“But our infrastructure is old. It was built in the 1940s and since then the town has developed quite significantly. Two or three new reservoirs were built but this was also in the 1980s. The town is more than 200 years old and there are many old trees and many pipes that are breaking,” Featherstonehaugh said.

She said authorities were warned as long ago as 2008 that the town’s wastewater treatment works were at 110% capacity. “Many new guest houses were built since then and the industrial area is very active.”

She said “masses of sewage” was currently running into the river and never coming even close to the wastewater treatment works.

“We are hearing infuriating things. The municipality will send a pump to Durban to be fixed while, as one of the biggest irrigation farming districts in the country, we have some of the country’s best pump engineers right here.”

She said the town was also concerned that if the massive sewage spills in the river continue, they would have a negative impact on the Great Fish River Canoe Marathon, an annual event for more than three decades.

“We want our water back. The sewage lines have been closed for as long as I can remember. I think the last time some of these towns were serviced was when we were part of the Transkei.”

“Our billing is a mess. We were told in 2014 that a system was implemented to assist the Chris Hani District Municipality to sort out its billing. We are now in August 2020 and it still hasn’t been done. In July they bizarrely started sending out water and sanitation accounts to farmers who are not receiving any water services. Their average collection rate is around 4%,” she said.

She said they have now reached the point where residents were collecting donations to fix infrastructure themselves.

Community leader in Komani, Zolile Roger, said water has become a very sensitive topic for the communities he served.

“Just yesterday I sent a message to the mayor of the Chris Hani District Municipality. I asked him: How long must we still suffer? We sometimes have water at 4.30am but by 9am the water is gone. We have a lot of dams around here but the municipality takes our water to other towns. We are really suffering. There are people in our communities who have tested positive for the coronavirus and we can’t even wash our hands.

“We want our water back. The sewage lines have been closed for as long as I can remember. I think the last time some of these towns were serviced was when we were part of the Transkei.”

He said they saw the JoJo tanks arrive as part of the government’s efforts to address water shortages during the state of disaster, but they have since “gone to people’s houses”.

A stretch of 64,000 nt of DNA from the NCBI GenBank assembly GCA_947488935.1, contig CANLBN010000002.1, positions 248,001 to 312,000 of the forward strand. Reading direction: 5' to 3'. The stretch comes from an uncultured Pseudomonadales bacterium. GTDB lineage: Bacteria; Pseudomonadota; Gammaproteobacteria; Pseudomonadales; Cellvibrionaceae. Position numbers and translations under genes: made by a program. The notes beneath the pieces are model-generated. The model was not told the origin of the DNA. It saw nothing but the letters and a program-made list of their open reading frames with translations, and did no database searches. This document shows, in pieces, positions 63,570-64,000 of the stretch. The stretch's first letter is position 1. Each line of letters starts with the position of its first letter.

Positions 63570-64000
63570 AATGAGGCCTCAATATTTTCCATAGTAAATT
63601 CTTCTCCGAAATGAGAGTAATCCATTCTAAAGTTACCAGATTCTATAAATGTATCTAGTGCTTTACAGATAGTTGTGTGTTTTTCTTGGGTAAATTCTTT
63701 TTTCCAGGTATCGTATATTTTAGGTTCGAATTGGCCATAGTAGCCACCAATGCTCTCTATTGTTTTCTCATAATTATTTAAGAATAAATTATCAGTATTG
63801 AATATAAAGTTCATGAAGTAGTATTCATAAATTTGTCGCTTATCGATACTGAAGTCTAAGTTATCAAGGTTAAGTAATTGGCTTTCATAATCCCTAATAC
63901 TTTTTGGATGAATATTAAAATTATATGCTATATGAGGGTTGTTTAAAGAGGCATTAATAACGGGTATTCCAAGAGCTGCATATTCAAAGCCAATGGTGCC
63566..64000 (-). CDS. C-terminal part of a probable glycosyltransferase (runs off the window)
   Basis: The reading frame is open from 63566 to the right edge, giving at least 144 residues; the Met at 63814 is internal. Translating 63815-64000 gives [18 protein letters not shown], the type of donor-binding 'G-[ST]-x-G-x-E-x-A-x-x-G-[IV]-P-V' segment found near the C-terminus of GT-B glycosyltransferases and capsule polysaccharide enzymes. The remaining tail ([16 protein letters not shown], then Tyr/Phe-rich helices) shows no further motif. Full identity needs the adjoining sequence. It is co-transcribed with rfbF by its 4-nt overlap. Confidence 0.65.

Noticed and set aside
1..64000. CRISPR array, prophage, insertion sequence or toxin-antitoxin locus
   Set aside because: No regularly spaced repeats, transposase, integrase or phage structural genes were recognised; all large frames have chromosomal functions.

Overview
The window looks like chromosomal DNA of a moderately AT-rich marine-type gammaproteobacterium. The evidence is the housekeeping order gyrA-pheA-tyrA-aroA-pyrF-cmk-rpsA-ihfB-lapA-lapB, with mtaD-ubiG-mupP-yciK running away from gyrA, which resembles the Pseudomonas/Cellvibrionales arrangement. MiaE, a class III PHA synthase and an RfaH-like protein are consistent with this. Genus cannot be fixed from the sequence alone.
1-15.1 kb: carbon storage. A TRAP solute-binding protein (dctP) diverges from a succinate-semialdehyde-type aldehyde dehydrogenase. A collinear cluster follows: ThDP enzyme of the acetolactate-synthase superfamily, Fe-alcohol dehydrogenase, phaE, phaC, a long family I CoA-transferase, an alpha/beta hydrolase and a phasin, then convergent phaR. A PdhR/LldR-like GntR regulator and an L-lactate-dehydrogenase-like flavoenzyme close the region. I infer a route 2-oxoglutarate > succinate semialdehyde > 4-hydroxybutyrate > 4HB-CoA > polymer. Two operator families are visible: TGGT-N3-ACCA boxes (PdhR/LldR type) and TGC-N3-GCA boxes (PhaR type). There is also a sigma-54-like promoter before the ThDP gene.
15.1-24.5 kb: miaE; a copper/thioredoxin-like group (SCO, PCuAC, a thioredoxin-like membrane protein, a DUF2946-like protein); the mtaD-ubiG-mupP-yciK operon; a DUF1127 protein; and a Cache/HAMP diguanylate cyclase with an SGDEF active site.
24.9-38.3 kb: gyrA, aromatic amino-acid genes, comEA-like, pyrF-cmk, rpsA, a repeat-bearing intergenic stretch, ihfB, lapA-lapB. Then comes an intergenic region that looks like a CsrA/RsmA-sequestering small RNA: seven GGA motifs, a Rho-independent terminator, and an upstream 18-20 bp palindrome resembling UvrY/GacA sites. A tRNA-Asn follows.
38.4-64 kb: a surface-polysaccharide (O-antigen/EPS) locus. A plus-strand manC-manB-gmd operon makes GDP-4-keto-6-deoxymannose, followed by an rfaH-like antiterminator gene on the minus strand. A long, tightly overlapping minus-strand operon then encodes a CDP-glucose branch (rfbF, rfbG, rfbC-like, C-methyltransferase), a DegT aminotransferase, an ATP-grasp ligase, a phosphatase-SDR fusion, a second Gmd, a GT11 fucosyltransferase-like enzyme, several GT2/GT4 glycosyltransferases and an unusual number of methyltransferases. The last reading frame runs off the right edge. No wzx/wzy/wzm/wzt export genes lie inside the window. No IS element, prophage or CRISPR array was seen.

“They are probably at the houses of friends and comrades,” he said. “You can still find the truck bringing water some days, but most of the time we have to buy water.”

Odendaal said the residents of towns such as Cradock, Middelburg and Komani have endured “desperate times”.

“Recent answers to parliamentary questions by [the Eastern Cape] MEC for Co-operative Governance and Traditional Affairs, Xolile Nqatha, have highlighted the district municipality’s utter disregard for the well-being of its residents.

“The Middelburg Wastewater Treatment Works (WWTW) has been dysfunctional for the past eight months, due to vandalism and theft of copper and metal from the plant. The DA has been highlighting [problems] at the Cradock Wastewater Treatment Works for more than a year and the situation at Middelburg proves that yet another WWTW is being left to fall apart under the management of the district municipality,” said Odendaal.

“In January, the Department of Water and Sanitation (DWS) surveyed the Middelburg WWTW and ordered the Municipality to repair it. For months the municipality has done nothing, only recently appointing a service provider to attend to the issue and beginning the process of procuring the parts it needs.”

He added that this week would be the deadline for the DA to receive feedback on their application in terms of the Promotion of Access to Information Act (PAIA) for the district municipality to provide information on the water situation,” said Odendaal.

“In our PAIA application, we are requesting copies of all pre-directives, directives and compliance notices that were issued by the DWS to the CHDM between 2016 and 2020 for non-compliance with legislation regarding its water and sanitation competency.” MC/DM